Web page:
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Sep 2, 2014

A few weeks ago, I wrote about the unfolding saga of the Market Basket grocery store walkout.

For those not in the know, non-unionized employees walked off the job or protested outside of stores in support of their beloved CEO, Arthur T. Demoulas (called ATD). Market Basket is a family-owned business of several dozen grocery stores across New England. But the family that owns it was fairly evenly divided between those in ATD’s camp and those on cousin’s Arthur S. Demoulas side.

Arthur S. owned 51 percent of the chain and, I think it’s fair to say, had an acrimonious relationship with his cousin, ATD, who owned the remainder. ATD served as CEO until mid-June, when he was fired by the board, led by cousin, Arthur S. That prompted the employee walk-out, demanding the return of ATD.

Last week, the employees won. After effectively shutting down operations for more than a month, ATD convinced the rest of family to sell him Market Basket outright, restoring him as CEO (eventually … there are still a few wrinkles to work out).

At its heart, this is a three-fold story:

1. Employees matter most

While there is no clear public story on this, most of the employees say they walked out because they were afraid the new leadership cared only about increasing value to the shareholders (the family members) and potentially restructuring the company for sale.

Under ATD, employees never worried about this. ATD is famous for plowing profits back into the company, opening more stores, creating more jobs and opportunities. When employees walked out, so did the customers. Very few were willing to cross the picket line, and nearly all believed in the company as built by ATD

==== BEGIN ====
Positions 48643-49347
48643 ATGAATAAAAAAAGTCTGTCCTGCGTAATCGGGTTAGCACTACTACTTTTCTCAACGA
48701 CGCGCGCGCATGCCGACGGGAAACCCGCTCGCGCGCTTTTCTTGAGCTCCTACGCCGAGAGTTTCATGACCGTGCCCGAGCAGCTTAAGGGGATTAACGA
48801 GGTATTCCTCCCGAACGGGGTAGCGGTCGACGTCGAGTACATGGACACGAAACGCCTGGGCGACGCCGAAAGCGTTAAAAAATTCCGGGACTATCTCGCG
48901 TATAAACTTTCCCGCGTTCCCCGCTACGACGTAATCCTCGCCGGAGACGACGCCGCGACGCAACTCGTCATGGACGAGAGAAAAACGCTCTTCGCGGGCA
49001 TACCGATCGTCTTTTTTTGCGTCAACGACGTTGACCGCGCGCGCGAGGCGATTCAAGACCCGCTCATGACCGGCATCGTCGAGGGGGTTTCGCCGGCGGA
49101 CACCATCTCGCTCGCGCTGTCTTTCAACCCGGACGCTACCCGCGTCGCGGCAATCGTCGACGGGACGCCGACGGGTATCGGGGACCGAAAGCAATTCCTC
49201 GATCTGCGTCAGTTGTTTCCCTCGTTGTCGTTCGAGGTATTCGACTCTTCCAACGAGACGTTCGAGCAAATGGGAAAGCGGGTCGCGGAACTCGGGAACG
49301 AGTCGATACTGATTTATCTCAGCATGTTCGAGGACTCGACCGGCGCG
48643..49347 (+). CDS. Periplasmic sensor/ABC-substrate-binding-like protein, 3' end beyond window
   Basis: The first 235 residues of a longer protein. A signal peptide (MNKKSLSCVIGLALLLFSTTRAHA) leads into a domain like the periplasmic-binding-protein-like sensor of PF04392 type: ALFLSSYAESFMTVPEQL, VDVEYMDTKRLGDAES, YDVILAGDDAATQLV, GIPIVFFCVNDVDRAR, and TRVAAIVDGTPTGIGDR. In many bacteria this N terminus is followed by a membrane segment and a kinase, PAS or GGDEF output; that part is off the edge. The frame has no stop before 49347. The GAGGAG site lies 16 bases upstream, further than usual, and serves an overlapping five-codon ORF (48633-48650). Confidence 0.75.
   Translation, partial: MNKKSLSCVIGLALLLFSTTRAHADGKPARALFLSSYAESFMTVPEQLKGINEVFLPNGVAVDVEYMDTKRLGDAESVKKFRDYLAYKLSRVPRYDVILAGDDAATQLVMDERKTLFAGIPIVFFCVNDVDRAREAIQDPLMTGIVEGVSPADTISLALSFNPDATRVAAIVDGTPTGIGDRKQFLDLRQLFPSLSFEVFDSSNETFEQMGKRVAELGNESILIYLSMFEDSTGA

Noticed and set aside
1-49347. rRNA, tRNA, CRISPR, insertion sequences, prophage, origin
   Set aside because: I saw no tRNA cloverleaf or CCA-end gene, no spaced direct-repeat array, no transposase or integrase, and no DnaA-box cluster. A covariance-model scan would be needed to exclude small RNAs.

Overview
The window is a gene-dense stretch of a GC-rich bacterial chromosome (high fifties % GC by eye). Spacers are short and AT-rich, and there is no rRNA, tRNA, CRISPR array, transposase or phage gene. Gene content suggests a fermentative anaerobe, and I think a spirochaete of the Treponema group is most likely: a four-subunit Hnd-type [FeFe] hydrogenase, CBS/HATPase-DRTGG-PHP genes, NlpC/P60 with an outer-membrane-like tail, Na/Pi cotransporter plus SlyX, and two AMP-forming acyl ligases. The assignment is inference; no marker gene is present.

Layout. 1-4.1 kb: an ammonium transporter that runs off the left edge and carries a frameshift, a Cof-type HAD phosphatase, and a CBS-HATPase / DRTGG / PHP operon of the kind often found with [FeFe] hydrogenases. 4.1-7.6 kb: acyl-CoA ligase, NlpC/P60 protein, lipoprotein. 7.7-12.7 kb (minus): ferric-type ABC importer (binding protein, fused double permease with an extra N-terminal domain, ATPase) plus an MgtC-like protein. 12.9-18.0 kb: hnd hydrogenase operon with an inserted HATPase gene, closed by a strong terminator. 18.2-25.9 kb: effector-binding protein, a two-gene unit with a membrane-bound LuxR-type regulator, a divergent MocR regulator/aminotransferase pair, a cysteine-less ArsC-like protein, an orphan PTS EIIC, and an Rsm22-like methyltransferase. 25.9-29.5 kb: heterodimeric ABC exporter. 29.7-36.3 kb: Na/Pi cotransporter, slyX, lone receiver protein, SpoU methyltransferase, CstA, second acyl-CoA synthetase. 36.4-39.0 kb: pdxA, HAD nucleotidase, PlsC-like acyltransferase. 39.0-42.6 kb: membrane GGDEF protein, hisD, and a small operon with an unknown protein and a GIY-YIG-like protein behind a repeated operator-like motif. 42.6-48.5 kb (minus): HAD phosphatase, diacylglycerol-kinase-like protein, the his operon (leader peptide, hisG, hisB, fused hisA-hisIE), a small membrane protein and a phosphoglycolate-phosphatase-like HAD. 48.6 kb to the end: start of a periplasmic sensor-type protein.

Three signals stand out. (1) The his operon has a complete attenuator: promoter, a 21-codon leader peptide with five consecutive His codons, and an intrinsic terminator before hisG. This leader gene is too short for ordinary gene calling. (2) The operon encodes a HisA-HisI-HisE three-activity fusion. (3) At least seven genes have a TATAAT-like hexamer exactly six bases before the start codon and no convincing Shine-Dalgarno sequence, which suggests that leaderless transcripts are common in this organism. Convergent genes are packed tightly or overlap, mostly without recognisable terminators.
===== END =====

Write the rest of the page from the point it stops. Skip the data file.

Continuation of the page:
The lesson: Take care of your employees first and they’ll respond with remarkable loyalty and customer service, creating a stable workforce and loyal customer base.

2. Compensation matters

One reason why employees fought so hard to get ATD back as CEO is because Market Basket is famous for the high rate of compensation and exceptional benefits offered to employees from stock clerk to cashier to store manager to warehouse manager.

Employees weren’t only fighting for their leader, they were fighting for their way of life. If you pay people fairly, they will respond.

The lesson: Pay people fairly and consistently, and they will seek ways to make the company even more successful.

3. Recognition matters

During the walk-out, media coverage included interviews with employees on the picket lines, interviewing them about why they would risk everything, including their daily paycheck, without union backing.

I heard several very similar stories along the lines of: “I broke my back and was out for many months. Arthur T. came to my house to check on me and my family, see how we were doing, see what he could do to help. He made sure my bills were covered and my job was waiting for me when I was healthy again.” That’s recognition of the deepest kind – showing care and concern for those who work for you and with you every day.

The lesson: Recognize the people around you by paying attention to their needs and goals and they will do the same for you.

Compensation and recognition are usually cited as the top two reasons why employees say they look for new jobs. Market Basket is a strong case study of how to get these elements right.

How would employees in your organization respond if your CEO was removed from the position?

You can find more from Derek Irvine on the Recognize This! blog.